If you have been fired, and wonder whether or not you can fight back and sue your company, there are many things to consider before even seeking legal aid on the matter. I wish to look at a few of those items that may help you know whether it is worth pursuing or not.
If you are under contract with your company, and you get let go, there are probably plenty of rules in the contract explaining when, how and why your employer could let you go before the contracts end; be sure you read those thoroughly. If you can identify that in fact your employer has violated the terms of your contract, then you may wish to pursue legal action. If the contract states there has to be a cause for firing you, and you have been fired without a cause, or if the contract specified a firing procedure that was not followed, then that breach may be probable cause for legal action.
If you were a union or civil service worker, they too have contracts that have to be followed. Be sure you contact your union representative, or read your civil service contract closely for the stipulations. For civil service jobs, they usually require a ten day notice before they can terminate you, and there has to be a reason or cause for termination. Examples of such causes include incompatible public service, failure of good behavior, willful disobedience of rules or departmental orders, negligence of duty, and insubordination. You may appeal your termination within twenty days of the time you receive notice.
If you have been terminated from a position where there was no contract in force, then you are considered an employee-at-will, meaning you can quit your position at any time and for any reason. It likewise provides the ability for your employer to fire you at any time and for any reason. Even so, there are still limitations as to what you may be fired over.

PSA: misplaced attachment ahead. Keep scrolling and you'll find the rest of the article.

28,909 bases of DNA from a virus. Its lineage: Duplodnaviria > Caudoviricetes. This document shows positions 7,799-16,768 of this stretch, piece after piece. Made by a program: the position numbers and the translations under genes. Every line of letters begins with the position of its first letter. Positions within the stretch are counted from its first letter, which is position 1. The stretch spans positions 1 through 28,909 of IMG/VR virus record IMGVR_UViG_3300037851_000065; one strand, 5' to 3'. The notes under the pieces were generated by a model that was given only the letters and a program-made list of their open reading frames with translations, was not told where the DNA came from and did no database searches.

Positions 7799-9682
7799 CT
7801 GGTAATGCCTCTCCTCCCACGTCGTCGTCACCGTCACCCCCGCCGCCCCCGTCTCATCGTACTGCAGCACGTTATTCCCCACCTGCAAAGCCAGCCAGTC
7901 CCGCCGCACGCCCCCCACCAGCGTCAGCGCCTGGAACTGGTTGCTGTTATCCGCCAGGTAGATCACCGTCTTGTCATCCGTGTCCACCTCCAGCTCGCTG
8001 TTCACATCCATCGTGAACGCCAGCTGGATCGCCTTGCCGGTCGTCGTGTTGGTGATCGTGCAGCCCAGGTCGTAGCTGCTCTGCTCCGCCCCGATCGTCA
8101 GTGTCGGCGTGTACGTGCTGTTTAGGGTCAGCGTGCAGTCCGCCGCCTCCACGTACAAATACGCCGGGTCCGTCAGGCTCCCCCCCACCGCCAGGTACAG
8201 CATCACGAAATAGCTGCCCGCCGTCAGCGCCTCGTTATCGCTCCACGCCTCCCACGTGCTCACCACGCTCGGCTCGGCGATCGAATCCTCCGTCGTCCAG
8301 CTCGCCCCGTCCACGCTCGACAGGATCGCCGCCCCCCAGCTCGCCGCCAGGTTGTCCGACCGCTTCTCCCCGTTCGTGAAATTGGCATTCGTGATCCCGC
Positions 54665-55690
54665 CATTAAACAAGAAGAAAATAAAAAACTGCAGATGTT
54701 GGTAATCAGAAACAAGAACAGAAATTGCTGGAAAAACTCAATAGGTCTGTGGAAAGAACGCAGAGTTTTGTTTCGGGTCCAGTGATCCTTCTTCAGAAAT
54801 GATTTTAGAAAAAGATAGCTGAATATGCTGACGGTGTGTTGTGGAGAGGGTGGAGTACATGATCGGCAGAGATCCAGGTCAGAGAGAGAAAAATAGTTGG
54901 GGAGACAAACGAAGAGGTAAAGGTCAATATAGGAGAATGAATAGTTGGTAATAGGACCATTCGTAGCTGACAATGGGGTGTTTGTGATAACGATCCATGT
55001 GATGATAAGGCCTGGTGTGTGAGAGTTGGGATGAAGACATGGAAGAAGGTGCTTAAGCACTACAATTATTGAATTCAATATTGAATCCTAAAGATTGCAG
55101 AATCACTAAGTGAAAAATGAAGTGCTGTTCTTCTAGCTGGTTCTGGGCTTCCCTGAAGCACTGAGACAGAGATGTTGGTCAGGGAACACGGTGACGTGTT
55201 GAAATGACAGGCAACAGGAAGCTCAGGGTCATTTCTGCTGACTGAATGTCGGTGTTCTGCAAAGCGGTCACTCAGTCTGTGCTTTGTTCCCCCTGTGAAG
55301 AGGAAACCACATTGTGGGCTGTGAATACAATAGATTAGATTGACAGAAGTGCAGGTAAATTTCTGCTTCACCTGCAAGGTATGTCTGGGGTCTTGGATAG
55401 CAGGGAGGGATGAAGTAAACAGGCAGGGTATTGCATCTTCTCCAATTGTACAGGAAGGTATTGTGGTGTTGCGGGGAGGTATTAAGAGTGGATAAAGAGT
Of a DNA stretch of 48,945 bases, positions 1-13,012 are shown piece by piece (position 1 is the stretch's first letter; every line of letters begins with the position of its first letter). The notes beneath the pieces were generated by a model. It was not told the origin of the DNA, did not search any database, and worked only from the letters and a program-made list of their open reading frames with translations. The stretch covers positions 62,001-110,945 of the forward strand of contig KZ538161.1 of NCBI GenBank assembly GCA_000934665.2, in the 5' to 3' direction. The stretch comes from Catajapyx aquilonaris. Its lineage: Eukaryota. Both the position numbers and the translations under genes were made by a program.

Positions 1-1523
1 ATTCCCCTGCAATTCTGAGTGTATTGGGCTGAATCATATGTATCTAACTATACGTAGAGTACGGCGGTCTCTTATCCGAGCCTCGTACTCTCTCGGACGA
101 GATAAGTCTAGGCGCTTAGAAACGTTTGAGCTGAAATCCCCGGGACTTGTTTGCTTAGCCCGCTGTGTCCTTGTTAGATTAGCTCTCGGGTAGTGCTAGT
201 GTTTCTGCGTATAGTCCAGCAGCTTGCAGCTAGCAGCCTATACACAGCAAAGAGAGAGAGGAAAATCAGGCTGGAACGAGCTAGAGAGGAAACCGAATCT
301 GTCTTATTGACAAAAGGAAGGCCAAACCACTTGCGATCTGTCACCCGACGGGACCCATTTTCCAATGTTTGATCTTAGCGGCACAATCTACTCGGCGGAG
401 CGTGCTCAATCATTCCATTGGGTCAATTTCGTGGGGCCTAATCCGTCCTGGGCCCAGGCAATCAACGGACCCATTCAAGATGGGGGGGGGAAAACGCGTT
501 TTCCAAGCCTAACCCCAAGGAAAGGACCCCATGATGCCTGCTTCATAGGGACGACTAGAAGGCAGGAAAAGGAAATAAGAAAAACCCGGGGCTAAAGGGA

1) Discriminatory reasons: You cannot be terminated for discriminatory reasons, such as age, race, sex, religion, national origin or disability. If this is the reasoning, in many states you have 180 days after your employer’s actions to file a complaint report with the State Civil Rights Commission. After which you should file a complaint with the Equal Employment Opportunity Commission, which should be usually done either within 300 days of the employer’s action, or 30 days after the State claim has been terminated (whichever comes first).
2) Violating public policy: Your employer cannot fire you for reasons such as being a “whistleblower” if a law has been violated, or for filing for worker’s compensation, or even if you refuse to take part in illegal activities at work. If these types of reasons are involved, then legal action might be something to consider.
3) Implied contracts: This is a tougher issue to prove, but an implied contract can be created when policies set forth in an employee manual or handbook lean that way. Nothing is automatic with this, and so if you feel it may be the case, seek legal advice before taking any legal action.
While many people are quick to threaten to sue when being fired (which is understandable because of the emotional turmoil involved) it is also best to know your rights and protection before seeking legal aid. Have you had any experience or success with taking action against a former employer?
Become a member to take advantage of more features, like commenting and voting.
Register or sign in today!